United States

Revenue Tariff for Great Britain
April 08, 1931

DO YOU in the United States think it a paradox that Englishmen can continue to increase their capital wealth by adding both to their foreign investments and to their equipment at home, that they can continue to live (most of them) much as usual and support at the same time a vast body of persons in idleness with a dole greater than the income of a man in full employment in most other parts of the world; and yet do all this with one quarter of their industrial plant closed down and one quarter of their industrial workers unemployed? It would not be merely a paradox, but an impossibility, if Bri

When Judge Cardozo Writes
April 08, 1931

To laymen, the dichotomy between law and literature is merely one aspect of the conflict between law and life. A feeling so widely and deeply held by even the most cultivated outside the law cannot be nurtured wholly upon untruth. And yet it conceals a fine covey of paradoxes which would have been fair game for a Hazlitt, though for all I know he himself shared the feeling or put to flight at least some of its paradoxes. That nothing which is human is alien to him, is truer of the lawyer than even of doctor or priest.

An Appeal to Progressives
January 14, 1931

This is the first of a series of articles discussing the position of the contemporary progressive. They are the outcome of conversations among the editors of The New Republic which have been occurring for several months, and the gist of which may be of interest to our readers as raw material for though and discussion. The second article, by George Soule, will appear in next week’s issue. —THE EDITORS IT SEEMS to me that the time has come for liberals seriously to reconsider their positions.

How is Hoover?
June 27, 1928

The nomination by the Republican party of Herbert Hoover for President, like the nomination of Theodore Roosevelt in 1904, is a signal of the influence of novel factors in American politics. Mr. Hoover is an engineer who is also a business man. The methods which he represents as a business man are determined by training and experience as an engineer; and the purposes which inform his activities as an engineer are determined by his outlook as a business man. As a combination of engineer and business man he is a startling apparition in American politics.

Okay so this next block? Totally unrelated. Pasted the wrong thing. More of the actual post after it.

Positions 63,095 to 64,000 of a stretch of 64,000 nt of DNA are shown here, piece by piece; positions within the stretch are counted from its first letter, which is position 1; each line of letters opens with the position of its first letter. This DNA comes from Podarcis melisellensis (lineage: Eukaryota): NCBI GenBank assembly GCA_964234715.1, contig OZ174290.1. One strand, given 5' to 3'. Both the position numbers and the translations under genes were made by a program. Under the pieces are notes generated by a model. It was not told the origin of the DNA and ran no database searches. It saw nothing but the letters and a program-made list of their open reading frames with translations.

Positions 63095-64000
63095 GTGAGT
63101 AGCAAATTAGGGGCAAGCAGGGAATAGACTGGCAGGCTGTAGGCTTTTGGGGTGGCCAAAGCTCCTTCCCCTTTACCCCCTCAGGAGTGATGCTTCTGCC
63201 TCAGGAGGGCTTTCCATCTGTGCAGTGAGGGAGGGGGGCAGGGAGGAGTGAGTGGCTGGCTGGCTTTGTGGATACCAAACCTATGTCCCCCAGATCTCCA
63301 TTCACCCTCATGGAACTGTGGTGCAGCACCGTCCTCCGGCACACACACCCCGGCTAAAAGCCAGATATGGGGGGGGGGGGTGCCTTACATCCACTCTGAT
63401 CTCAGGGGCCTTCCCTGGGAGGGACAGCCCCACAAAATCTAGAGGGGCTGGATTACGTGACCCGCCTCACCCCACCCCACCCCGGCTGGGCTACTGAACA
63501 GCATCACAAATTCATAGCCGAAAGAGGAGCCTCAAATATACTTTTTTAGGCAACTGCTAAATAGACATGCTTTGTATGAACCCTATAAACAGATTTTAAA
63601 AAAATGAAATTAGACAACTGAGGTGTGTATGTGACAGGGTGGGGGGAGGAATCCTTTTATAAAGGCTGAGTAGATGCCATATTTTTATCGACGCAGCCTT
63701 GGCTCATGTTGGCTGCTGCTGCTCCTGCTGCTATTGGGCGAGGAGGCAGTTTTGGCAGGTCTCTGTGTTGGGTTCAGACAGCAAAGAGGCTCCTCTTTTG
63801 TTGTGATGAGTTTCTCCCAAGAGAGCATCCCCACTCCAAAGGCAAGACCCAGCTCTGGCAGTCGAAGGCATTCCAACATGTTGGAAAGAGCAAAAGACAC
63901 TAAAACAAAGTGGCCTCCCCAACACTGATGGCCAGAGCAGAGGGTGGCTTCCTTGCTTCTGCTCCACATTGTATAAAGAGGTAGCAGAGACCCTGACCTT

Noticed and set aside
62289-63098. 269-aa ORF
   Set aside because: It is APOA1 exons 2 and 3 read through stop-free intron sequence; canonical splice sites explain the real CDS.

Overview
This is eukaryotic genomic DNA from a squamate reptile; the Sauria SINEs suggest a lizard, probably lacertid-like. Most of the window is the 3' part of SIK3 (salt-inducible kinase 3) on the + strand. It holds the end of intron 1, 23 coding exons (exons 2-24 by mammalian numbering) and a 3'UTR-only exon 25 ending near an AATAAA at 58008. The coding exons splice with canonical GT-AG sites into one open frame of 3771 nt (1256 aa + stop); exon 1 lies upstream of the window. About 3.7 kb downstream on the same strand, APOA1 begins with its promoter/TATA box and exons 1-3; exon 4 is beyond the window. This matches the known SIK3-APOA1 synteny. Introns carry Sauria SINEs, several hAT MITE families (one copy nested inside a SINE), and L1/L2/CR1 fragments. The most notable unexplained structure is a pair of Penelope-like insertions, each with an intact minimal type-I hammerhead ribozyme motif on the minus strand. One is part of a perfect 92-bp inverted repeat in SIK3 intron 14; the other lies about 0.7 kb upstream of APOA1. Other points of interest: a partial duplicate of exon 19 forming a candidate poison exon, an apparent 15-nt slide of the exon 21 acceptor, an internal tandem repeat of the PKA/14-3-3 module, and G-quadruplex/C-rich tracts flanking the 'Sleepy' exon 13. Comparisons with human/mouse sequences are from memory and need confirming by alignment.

The Sport Of Lowbrows
April 25, 1928

Not much less than a hundred years ago a certain baseball game played somewhere in these United States resulted in a score of 211 to 189. A great deal has happened to the great national pastime since then. It has, of course, become a highly efficient business, paying huge salaries, and earning enormous profits. It still lives--dollar for dollar, it is stronger than ever, in spite of several scandals, in spite of the commercialism that saddens local patriotism by swapping the players around as if they were second-hand automobiles. But it is no longer the big American sport.

Questions for Liberals
November 09, 1927

SIR: Your provocative editorial entitled, significantly, "Dictating to the Future," is, we believe, the first frank utterance on the part of the New Republic in relation to the most momentous question in the contemporary world, to wit, the realistic relation between the logic of class struggle and the logic of patriotic nationalism. We wish to invite your thoughtful consideration (and therefore that of American liberals in general) to the following crucial questions, which are stated in question form because that is the simplest way of condensing a vast amount of material into brief compass.

States' Rights in Inheritance Taxes
November 09, 1927

BEHIND the renewed agitation for repeal of the federal estate-tax stand in solid ranks the President and the Secretary of the Treasury, the United States Chamber of Commerce, state legislators by the hundred, polled on the question by the well financed organizations who are agitating it, and many others—in short, a goodly portion of the organized wealth of the country. Some of these gentlemen believe, and frankly say, that they are opposed to any inheritance tax, no matter by whom levied. To such honorable combatants this article is not addressed.

The Week
November 09, 1927

FRANCO-ITALIAN relations are in the center of the European limelight once again. Just as France and Spain were about to renew their endless discussion of the question of Tangier, Mussolini sent a division of the Italian fleet there, to help the large Italian community celebrate the fifth anniversary of Fascism.

One of Wells's Worlds
February 02, 1927

Mr. Wells, in The World of William Clissold, presents, not precisely his own mind as it has developed on the basis of his personal experience and way of life, but—shifting his angle—a point of view based on an experience mainly different from his own, that of a successful, emancipated, semi-scientific, not particularly high-brow, English business man. The result is not primarily a work of art.

One of Wells’s Worlds
February 01, 1927

Assessing H.G. Wells's latest novel.